CITY ISLAND COUNTDOWN: TFF-13!
Dig today's clip, posted below--it's a surprise even to me. Apparently they did a local news story on our shoot last summer and some wonderful youtuber actually taped it off their tv set and posted it. I get more screen time in this little piece than usual--even though I look fearfully tired. (I must have been--I don't recall actually taping this segment...)
Anyway, back to the making of saga...
So it's the spring of 2007 and Andy Garcia and I are sitting around LA with a lovely cast, a script we want to make and--as yet--no real money behind us. You get used to hearing a lot of stupid things when people turn down your projects, but there's no term I find more irritating then "tweener"--as in, "we like the project a lot but we're afraid it's something of a 'tweener."
Meaning: between two genres. Not artsy enough for art house, not commercial enough for mainstream fare. In other words, just the kind of film that made me want to make films to begin with.
Enter my friend Zachary Matz, veteran independent film producer. He loved the project and the cast we'd assembled and started talking budget with me: how could the movie be made for less, where could it be shot etc. Even though these questions didn't directly address the lack of funds, they filled the "reality gap" and got us all thinking about the practicalities of the project. Somehow this sort of thinking--following a positive line rather than a negative one--really does sort of shift the momentum of things. Though the summer was upon us and clearly we weren't going to be shooting a film, things somehow didn't seem entirely hopeless.
And then another old friend came to the party and suddenly the game changed. Lauren Versel, who I'd known for years, was a former performer and screenwriter who'd wisely given up show-biz to raise a family. But you can never truly rid yourself of this druggy pursuit and Lauren had started a production company called Lucky Monkey. While seeing her socially in New York, I told her about the project, who was involved etc. She asked to read it and--with remarkable alacrity--called me to say she loved it, wanted to help finance it and wanted to get to work right away. She had an investor who had committed some money to another movie she was going to produce that had fallen apart. That investor was now willing to switch projects and commit the money to "City Island".
By now it was the end of the year and soon the Berlin Market would be coming up (in February '09). Going to the market with a viable project that had cast and some money attached would give Lauren and her company a tremendous advantage in securing more interest (and funds). So many movies at these foreign markets are half-assed amalgams of non-scripts with one actor "loosely attached" and no real money behind it. We were not that. We were a viable thing that could--with the proper alignment of stars--actually come together.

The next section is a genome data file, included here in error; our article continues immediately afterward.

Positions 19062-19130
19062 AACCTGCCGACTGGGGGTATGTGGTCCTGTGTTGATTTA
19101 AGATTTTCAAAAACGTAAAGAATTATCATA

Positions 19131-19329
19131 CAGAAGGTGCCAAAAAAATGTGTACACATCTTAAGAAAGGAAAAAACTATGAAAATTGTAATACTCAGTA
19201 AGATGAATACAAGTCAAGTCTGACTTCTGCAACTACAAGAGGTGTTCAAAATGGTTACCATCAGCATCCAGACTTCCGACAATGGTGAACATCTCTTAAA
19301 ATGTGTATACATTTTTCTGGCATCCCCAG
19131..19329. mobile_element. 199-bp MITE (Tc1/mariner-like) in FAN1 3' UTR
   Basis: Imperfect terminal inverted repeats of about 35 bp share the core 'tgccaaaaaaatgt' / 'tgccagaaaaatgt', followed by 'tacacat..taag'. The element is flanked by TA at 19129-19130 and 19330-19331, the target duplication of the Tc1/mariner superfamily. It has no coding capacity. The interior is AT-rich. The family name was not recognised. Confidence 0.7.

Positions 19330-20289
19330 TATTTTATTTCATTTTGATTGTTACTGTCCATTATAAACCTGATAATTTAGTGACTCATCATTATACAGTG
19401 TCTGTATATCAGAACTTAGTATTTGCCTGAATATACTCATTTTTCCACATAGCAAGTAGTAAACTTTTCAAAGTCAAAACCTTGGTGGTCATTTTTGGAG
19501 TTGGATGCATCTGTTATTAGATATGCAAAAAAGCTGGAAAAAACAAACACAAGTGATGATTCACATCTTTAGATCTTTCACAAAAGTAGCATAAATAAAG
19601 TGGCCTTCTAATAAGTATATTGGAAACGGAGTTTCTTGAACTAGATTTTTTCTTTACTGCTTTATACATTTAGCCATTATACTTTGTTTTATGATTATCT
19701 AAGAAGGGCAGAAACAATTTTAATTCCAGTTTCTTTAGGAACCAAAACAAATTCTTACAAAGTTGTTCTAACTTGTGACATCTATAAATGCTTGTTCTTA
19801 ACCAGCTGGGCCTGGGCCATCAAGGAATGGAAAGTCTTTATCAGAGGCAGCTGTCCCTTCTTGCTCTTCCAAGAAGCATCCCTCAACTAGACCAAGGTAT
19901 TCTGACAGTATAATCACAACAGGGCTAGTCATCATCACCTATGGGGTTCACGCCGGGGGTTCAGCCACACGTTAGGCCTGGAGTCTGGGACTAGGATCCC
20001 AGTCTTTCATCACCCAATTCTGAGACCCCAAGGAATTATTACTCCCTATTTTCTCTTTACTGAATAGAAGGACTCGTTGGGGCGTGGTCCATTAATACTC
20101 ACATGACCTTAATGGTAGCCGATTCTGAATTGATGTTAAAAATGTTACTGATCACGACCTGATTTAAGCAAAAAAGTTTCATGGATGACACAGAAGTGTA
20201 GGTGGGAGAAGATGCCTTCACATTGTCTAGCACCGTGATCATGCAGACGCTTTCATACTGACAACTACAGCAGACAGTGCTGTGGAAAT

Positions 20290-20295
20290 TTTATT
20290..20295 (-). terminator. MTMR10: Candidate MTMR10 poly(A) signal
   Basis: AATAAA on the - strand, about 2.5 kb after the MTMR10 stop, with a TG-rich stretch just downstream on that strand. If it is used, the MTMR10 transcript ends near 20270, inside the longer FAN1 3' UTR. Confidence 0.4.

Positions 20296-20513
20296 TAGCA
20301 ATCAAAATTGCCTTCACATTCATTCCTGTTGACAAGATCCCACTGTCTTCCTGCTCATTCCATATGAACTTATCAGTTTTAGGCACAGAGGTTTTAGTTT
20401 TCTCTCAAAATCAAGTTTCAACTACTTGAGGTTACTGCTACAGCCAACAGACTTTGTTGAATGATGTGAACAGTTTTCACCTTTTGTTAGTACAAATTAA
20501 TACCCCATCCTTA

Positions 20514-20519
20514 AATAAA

And indeed our second big investor was found at Berlin. Even though we'd accumulated only about a third of our necessary budget, the momentum was suddenly on our side. Though these things can fall apart at any moment, I had a feeling they wouldn't; when you've done this work long enough, you get a weird, "gamblers feeling"--that the dice are about to shift in your favor. I remember telling my wife around this time: "This one is going to happen..."
Like dominos in reverse--rising instead of falling--the next thing to fall in place came about naturally as a result of the previous occurences. You could say it went something like this:
Because I had written a good script, I found a great actor.
Because the actor and I teamed up, we found other fine actors.
Because of the script and actors, producers who believed in the project appeared.
Because of their belief and skill, money began to appear.
Money and cast and script equal viable project.
Viable project attracts foreign sales companies who will pre-sell the film to different countries, creating enough cash to complete the budget.
And that's what happened. A number of different foreign sales companies were suddenly chasing our project, eager to become our partners. By now the Cannes Film Festival was coming up--a major market for pre-selling unmade films--and the pressure was suddenly upon us to pick the company we felt would do the best job. We picked Westend Films-a new company run by some of the best foreign sales veterans in the business. And the next thing I knew, I was on a plane going to Cannes with Lauren where, coincidentally, Andy Garcia would be performing with his band...
But before that happened, there was a slight glitch. Just a little matter of half of our cast suddenly disappearing from the project...
Posted by Raymond De Felitta at 6:59 AM